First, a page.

One or more lifters 70 are secured to the face 68 of the alignment template 62 to assist with the removal of the alignment template 62 from the inner hoop 36. The lifters 70 are spaced such that they do not operably interfere with other elements of the apparatus 1 as hereinafter described.
The screen printing means 5 includes a frame 75 and a screen 77. The frame 75 is shaped and dimensioned substantially similarly to the inside dimensions of the inner hoop 36 such that the frame 75 is snugly slidably insertable in the inner hoop 36 such that the inner hoop 36 encircles and is substantially co-planar with the frame 75. The screen 77 is tautly and adhesively secured to a lower, planar face 79 of the frame 75. The frame 75 has a pair of handles 81 and 82 to assist with removal of the frame 75 from the inner hoop 36.
The alignment means 7, such as a platform 87, as shown in FIG. 1, provides a pair of substantially vertically oriented styluses 89 and 90 for individually aligning each of the outer hoops 38 relative to the platen 16. The platform 87 has a pair of parallel guide rods 92 which are spaced along and parallel to the platen 16, which is spaced adjacent to the platform 87, as shown in FIG. 1. A guide block 94 is adapted to slide axially along the guide rods 92.
A stylus rod 96 is rigidly secured to the guide block 94 such that the stylus rod 96 moves parallel to the underlying platen 16 as the guide block 94 slides along the guide rods 92. The stylus 89 is rigidly spaced along the stylus rod 96 such that the stylus 89 successively describes the desired location of the x-axis 66 of one of the alignment templates 62 inserted in each one of the clamping means 18 mounted on the platen 16 as the guide block 94 is slidably displaced along the guide rods 92.
Similarly, the stylus 90 is rigidly spaced along the stylus rod 96 such that the stylus 90 successively locates an off-center point of a desired location of the y-axis 64 of one of the alignment templates 62 inserted in each one of the clamping means 18 as the stylus 89 locates the respective intersection 69 of the alignment template 62.
In use, a pattern to be reproduced on the substrate 34 is selected, as indicated by the numeral 110 in FIG. 7. Artwork (not shown) for the reproduction 40 is then prepared, as indicated by the numeral 112, which is then reduced to a series of cooperating film positives (not shown), as indicated by the numeral 114, by methods and techniques commonly known in the art. Such film positives which were prepared for a stitched or embroidered portion 116 of the reproduction 40 is translated into a custom program punched into one of the tapes 23, as indicated by the numeral 118; such programming services are readily available in the industry. A negative of each such film positive which was prepared for a screen printed portion 120 of the reproduction 40 is photographically produced on a different one of the screens 77, as indicated by the numeral 122, by techniques and methods commonly known in the art.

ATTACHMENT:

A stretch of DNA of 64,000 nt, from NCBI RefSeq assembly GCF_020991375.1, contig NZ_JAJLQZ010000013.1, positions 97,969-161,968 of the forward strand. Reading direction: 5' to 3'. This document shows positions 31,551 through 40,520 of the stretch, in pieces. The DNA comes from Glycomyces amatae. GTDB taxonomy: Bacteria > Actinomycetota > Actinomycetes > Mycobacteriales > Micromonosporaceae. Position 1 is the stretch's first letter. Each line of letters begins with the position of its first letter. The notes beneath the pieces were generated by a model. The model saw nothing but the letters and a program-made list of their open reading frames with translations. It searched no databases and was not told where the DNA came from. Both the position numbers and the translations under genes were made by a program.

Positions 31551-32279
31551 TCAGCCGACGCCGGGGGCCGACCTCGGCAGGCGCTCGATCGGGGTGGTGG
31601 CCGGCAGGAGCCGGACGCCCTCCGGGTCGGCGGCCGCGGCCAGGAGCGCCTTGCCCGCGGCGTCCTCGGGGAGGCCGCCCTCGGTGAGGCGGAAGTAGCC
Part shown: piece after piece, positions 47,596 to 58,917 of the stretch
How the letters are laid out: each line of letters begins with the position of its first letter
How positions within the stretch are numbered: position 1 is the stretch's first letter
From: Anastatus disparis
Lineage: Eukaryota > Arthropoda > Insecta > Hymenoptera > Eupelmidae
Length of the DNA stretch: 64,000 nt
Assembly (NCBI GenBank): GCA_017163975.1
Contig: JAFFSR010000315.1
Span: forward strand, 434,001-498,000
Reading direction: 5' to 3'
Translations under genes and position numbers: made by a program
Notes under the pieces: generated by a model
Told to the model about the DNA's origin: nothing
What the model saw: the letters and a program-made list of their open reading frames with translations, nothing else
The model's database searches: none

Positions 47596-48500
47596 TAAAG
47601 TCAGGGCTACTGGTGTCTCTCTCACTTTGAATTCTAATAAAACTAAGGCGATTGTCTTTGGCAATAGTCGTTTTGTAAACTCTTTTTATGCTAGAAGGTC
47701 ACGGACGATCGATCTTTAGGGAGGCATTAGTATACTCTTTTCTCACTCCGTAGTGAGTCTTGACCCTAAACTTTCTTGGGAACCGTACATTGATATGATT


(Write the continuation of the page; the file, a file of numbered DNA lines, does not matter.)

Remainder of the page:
Each of the substrates 34, such as a jacket, a sweatshirt, sheet material, and the like, which is to receive one of the reproductions 40 provided by the present invention, is selected and installed between one of the outer hoops 38 and one of the inner hoops 36, as indicated by the numerals 124 and 126, respectively. Substrates 34 having a tubular configuration similar to that of a sweatshirt or jacket must either be stitched with a tubular-type stitcher (not shown) or be installed such that the stitching machine 12 does not undesirably stitch different portions thereof together, such as stitching the front to the back. Where the substrate 34 is sheet material for receiving a plurality of the reproductions 40 thereon, such sheet material is appropriately installed in a plurality of the outer hoops 38 and the inner hoops 36 in spaced, side-by-side relation, as shown in FIGS. 1 and 3.